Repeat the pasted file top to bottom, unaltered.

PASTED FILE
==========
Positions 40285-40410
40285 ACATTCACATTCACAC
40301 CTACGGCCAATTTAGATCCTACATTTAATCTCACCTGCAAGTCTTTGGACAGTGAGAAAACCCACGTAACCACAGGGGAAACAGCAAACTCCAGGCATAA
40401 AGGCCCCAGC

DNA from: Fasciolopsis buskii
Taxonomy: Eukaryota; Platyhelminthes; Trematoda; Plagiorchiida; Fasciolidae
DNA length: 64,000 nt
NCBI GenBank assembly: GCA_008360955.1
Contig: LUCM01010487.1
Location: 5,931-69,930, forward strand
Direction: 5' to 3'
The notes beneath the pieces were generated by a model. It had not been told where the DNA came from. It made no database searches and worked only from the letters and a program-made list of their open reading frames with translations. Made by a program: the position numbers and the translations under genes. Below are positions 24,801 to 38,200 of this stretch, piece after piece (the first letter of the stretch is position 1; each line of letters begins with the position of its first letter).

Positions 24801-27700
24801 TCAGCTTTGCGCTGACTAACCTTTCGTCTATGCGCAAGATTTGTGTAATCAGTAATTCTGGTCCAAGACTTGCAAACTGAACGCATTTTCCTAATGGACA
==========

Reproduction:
Positions 40285-40410
40285 ACATTCACATTCACAC
40301 CTACGGCCAATTTAGATCCTACATTTAATCTCACCTGCAAGTCTTTGGACAGTGAGAAAACCCACGTAACCACAGGGGAAACAGCAAACTCCAGGCATAA
40401 AGGCCCCAGC

DNA from: Fasciolopsis buskii
Taxonomy: Eukaryota; Platyhelminthes; Trematoda; Plagiorchiida; Fasciolidae
DNA length: 64,000 nt
NCBI GenBank assembly: GCA_008360955.1
Contig: LUCM01010487.1
Location: 5,931-69,930, forward strand
Direction: 5' to 3'
The notes beneath the pieces were generated by a model. It had not been told where the DNA came from. It made no database searches and worked only from the letters and a program-made list of their open reading frames with translations. Made by a program: the position numbers and the translations under genes. Below are positions 24,801 to 38,200 of this stretch, piece after piece (the first letter of the stretch is position 1; each line of letters begins with the position of its first letter).

Positions 24801-27700
24801 TCAGCTTTGCGCTGACTAACCTTTCGTCTATGCGCAAGATTTGTGTAATCAGTAATTCTGGTCCAAGACTTGCAAACTGAACGCATTTTCCTAATGGACA